Greening Indian Cities

Another creative commitment to Green Innovation. Thanks to the Times of India for this story about how Ahmedabad embraces green walls, goes vertical:

Aapnu Amdavad has a lot to boast about. From being the first city to have been declared India’s first Unesco World Heritage City to being home to some prime educational institutes, this city has gained prominence on the global map. Having said that, the city has its share of dark spots too. The fast diminishing green cover in the city is one of them. India’s fifth largest city has a tree cover of approximately 35 crores (as per a 2017 census), which although is 13% more than the number of trees in 2013, is still not enough. The ongoing metro project has also led to a lot of felling of trees. Taking into consideration all this, Ahmedabad Municipal Corporation (AMC) has decided to build vertical gardens in the city. It recently set up a small vertical garden along one of the pillars at the flyover at Helmet crossroads.

What are vertical gardens? Essentially vertical gardens are the kind of gardens that grow vertically, along walls or pillars, with the help of trellis (which are wooden frames) or similar support systems. Such gardens allow people to make use of limited spaces and is an excellent way to give a ‘green’ boost. Vertical gardens generally make use of drip irrigation to water the plants, since traditional forms of watering plants will not be applicable to this form of a garden. These gardens, given their complex structure, are difficult to maintain…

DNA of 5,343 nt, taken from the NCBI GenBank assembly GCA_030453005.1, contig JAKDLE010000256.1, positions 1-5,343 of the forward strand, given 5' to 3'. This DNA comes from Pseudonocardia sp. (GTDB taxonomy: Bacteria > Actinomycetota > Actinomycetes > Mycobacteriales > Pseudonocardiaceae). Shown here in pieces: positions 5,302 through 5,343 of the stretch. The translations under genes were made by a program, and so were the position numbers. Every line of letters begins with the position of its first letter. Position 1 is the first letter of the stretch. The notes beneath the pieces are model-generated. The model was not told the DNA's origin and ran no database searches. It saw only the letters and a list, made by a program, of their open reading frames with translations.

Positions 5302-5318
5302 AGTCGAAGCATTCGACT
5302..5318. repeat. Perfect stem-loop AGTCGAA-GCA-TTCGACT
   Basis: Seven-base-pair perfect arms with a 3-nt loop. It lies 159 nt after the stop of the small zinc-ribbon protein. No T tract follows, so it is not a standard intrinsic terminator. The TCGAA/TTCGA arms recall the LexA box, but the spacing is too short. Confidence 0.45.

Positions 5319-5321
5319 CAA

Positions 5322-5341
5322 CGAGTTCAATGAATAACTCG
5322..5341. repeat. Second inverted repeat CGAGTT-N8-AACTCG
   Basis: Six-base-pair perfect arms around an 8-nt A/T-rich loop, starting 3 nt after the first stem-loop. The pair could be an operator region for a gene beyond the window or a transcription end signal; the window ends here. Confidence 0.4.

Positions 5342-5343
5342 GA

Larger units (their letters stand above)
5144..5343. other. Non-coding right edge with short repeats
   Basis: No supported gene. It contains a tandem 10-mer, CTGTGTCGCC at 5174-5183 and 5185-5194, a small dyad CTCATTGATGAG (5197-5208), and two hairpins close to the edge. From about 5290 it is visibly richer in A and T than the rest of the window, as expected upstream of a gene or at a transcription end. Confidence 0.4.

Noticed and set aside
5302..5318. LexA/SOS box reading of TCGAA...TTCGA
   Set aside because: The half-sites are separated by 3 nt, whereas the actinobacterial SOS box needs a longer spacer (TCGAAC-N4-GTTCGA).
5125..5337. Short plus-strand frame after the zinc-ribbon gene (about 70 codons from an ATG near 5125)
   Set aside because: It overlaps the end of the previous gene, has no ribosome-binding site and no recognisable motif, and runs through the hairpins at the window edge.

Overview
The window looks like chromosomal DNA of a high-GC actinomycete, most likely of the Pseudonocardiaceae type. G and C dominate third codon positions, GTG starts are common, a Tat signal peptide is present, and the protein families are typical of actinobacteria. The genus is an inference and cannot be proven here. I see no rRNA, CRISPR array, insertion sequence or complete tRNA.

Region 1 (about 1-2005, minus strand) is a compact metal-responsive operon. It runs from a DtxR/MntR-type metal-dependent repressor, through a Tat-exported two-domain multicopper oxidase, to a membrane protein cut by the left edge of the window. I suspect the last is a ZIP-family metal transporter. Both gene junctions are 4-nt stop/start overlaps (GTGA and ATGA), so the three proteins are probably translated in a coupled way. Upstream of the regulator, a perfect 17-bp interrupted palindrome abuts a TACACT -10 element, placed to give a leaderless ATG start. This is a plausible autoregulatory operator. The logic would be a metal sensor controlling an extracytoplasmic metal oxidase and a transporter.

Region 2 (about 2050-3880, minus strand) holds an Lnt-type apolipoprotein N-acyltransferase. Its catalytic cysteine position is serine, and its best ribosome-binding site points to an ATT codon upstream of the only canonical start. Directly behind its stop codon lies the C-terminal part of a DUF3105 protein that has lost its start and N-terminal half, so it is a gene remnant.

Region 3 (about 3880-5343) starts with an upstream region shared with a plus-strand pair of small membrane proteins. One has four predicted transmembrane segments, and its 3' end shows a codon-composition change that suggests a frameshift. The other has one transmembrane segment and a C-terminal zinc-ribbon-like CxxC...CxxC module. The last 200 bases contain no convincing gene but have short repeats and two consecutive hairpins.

Green’s the word

Leading environmentalist, Katrikeya Sarabhai, shares his opinion on the same, “Our city needs to be much greener. City municipality can invest in road-side plantations to make sure that the city is greener. Given that the city has limited space for tree plantations, vertical gardening would introduce the possibility of a different kind of plantation in the city. The AMC has taken a lead in showing people the existence of another possibility, and that is a good thing”.

Having said that, he adds that vertical gardens will not be able to compensate for the lack of green cover in the city. “Vertical Garden is not the main solution, but is a good possibility. It is required. People need to realize the fact that in any situation, there is a green alternative possibility. One has to see how the concept of vertical gardening evolves and gains acceptance,” concludes Sarabhai.

Read the rest of the article here.

One thought on “Greening Indian Cities

  1. Pingback: Greening Indian Cities-Ahmedabad | Jugraphia Slate

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